As a youngster, I remember learning a Vacation Bible School ditty about the wise man and the foolish man. In the song, there was a great rainstorm. One builder had built his house upon a rock, and that house stood firm. The other had built his house upon sand and the house fell down (went smash!) The morale of the story is to make a sure foundation before beginning an endeavor whose outcome is important.
Most businesses know that they need to do some business or strategic or turnaround planning. Planning is vital to creating shared mission and eliciting commitment from stakeholders in the outcome(s). Most executive teams, however, underestimate the value of educating employees to prepare them to execute the plan and achieve the desired results.
We all want employees and managers who maintain a cool head and concentrated focus. What is our role, however, within executive teams, to help our people become prepared? We would assert that our role is to lead and influence through empowerment. Empowerment enhances employee engagement and reduces the likelihood that only executives will be expected to take responsibility for outcomes.
Skilled employees are usually made, not born. Therefore, key employees deserve professional education and job training. Be constantly grooming your staff to take on more and more responsibility. Much like a second-string player on a sports team, a second generation of managers should be in waiting, ready to step in when called. This intentionality is also very useful in succession planning, because those who vacate their positions already have trained backups who would be ready to perform the role should their predecessor no longer be able or willing.
Grooming Effective Managers
Continuously analyze employees for management potential through an interactive process of interview, observation, and written response. Be on the lookout for employees in all areas who posses strong analytical and evaluation skills, combined with the emotional intelligence to handle changes effectively and appropriately. Give your people the opportunity to prove themselves worthy of consideration for grooming.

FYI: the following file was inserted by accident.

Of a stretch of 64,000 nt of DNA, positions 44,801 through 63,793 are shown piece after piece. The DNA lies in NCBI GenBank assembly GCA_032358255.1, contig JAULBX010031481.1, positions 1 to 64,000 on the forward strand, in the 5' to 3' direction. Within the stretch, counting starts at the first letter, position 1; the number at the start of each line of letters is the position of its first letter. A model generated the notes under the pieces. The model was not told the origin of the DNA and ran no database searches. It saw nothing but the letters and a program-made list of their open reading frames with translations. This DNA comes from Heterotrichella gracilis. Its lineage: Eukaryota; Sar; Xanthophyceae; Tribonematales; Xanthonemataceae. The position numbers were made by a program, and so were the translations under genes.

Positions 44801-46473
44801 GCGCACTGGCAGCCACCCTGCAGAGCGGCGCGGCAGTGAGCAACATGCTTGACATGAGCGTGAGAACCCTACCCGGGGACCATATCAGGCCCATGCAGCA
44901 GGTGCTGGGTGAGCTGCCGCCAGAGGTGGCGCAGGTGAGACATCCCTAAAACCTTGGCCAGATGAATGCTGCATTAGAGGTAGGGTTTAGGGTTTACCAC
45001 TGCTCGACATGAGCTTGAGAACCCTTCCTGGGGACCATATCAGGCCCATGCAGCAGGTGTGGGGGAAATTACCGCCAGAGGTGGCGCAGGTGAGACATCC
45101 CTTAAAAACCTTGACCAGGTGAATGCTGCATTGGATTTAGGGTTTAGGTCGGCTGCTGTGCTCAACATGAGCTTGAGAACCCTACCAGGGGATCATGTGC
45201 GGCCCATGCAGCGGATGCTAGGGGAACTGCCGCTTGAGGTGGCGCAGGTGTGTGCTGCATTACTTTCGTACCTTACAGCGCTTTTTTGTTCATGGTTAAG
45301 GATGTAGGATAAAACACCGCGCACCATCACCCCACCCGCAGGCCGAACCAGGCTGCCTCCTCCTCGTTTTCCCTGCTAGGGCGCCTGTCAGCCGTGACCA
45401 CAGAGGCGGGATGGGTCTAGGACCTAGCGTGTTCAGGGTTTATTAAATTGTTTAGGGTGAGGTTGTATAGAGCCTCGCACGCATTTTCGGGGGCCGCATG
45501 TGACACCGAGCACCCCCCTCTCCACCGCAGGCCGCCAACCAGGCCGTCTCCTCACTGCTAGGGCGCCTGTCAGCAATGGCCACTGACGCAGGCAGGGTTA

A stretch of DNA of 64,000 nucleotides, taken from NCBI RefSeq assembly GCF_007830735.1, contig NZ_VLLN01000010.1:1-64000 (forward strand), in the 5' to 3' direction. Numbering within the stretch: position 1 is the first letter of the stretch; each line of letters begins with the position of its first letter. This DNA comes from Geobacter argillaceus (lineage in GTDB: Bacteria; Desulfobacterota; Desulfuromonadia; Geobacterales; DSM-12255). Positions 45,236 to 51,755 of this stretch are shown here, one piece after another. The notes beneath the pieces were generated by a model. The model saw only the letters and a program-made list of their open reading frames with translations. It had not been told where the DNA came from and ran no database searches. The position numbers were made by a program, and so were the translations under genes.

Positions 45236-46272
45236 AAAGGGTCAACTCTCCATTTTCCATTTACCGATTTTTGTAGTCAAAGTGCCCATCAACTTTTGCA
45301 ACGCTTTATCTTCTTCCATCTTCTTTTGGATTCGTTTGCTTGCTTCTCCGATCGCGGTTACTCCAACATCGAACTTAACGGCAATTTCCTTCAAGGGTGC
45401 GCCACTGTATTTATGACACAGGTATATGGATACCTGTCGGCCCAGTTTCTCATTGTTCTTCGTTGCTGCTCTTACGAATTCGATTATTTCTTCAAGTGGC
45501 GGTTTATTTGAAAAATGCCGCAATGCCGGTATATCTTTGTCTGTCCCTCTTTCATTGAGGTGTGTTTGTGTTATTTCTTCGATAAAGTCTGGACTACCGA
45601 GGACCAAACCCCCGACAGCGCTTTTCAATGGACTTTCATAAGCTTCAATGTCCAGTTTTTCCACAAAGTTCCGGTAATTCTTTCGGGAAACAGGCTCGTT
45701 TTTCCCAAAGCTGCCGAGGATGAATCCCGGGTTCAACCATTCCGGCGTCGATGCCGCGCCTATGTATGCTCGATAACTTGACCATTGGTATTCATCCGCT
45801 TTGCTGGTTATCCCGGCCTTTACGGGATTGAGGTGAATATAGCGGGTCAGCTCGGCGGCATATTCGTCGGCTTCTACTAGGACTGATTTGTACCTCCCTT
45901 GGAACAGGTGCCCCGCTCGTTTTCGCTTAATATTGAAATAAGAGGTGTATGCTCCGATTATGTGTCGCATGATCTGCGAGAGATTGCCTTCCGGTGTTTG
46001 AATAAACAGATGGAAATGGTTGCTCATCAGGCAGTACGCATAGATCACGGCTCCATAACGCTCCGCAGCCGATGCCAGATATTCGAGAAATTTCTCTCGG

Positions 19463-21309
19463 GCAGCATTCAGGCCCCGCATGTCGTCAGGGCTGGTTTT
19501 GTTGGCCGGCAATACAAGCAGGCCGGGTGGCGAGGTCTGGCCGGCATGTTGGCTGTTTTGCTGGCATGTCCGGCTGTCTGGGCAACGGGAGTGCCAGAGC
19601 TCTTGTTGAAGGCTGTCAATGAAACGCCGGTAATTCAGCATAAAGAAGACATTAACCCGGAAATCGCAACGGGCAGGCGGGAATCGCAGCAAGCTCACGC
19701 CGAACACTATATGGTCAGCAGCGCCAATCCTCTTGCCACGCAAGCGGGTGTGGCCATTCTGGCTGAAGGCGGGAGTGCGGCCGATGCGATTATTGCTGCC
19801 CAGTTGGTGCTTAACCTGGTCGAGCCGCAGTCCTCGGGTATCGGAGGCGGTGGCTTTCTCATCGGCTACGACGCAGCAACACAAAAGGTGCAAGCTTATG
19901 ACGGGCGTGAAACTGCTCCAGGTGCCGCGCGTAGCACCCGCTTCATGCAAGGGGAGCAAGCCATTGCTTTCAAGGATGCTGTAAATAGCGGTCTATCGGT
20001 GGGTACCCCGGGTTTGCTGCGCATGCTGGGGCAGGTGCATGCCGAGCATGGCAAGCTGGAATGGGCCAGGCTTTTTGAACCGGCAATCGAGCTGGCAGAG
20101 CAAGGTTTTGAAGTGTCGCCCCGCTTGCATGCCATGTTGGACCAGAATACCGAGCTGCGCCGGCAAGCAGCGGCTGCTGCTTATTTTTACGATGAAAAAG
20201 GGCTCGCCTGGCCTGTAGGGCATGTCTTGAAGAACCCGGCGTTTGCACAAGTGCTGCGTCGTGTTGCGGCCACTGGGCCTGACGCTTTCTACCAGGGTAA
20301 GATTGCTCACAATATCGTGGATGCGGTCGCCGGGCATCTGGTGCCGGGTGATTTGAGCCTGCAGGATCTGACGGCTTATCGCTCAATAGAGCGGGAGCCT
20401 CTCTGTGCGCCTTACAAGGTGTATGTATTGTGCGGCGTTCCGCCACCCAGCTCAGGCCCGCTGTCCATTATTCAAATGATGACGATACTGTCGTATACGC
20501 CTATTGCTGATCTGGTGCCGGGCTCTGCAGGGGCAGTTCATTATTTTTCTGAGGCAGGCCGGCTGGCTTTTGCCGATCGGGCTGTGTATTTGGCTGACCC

When evaluating management candidates, leaders will often try to determine, through an employee’s actions or words, the employee’s perceptions about the company’s mission. A demonstrated commitment to the mission shows promise. Using individual interviews and feedback sessions, leaders can determine whether employees understand chain of command and critical success factors for business success. Asking employees how to improve the productivity of their part of the business, their own execution, and corporate profitability can reveal (through their responses and actions) whether they understand the key levers of management.
Education and Training
Those who can consistently make recommendations for company improvement should be considered for management positions and be given an opportunity to refine their skills through education and training. The employee development need not be formal; the one-to-one mentoring of high potential employees can yield significant results. Formal workshops and continuing education offered within your industry or organizations serving people in key roles can sharpen skills, focus, and performance.
Personnel files should document employee attendance at educational programs as well as innovative solutions they have offered to real problems. These files serve as the basis for performance reviews as well as management development. Difficult work assignments containing known problems offer the high potential employees to contribute on meaningful decisions. If unsatisfactory decisions are made in these situations, the employees can be coached and mentored through what should have been done differently and learning will occur.
Adapting to Change
Over time, employees will learn to adapt to changing events in the operating environment. The first few times a managerial candidate faces unforeseen circumstances, it may be difficult to revise the game plan to suit the conditions. With effective coaching and a sprinkling of successes, however, the new manager will learn to handle tough situations without the need to involve a higher up.
Every business has its share of unpredicatable events that can influence performance. While these events cannot be anticipated exactly, they can be expected and planned for in a hypothetical sense. As employees become more flexible in the way in which they carry out their responsibilities, they will be able to aid the business plan execution by adapting to change more quickly and accurately.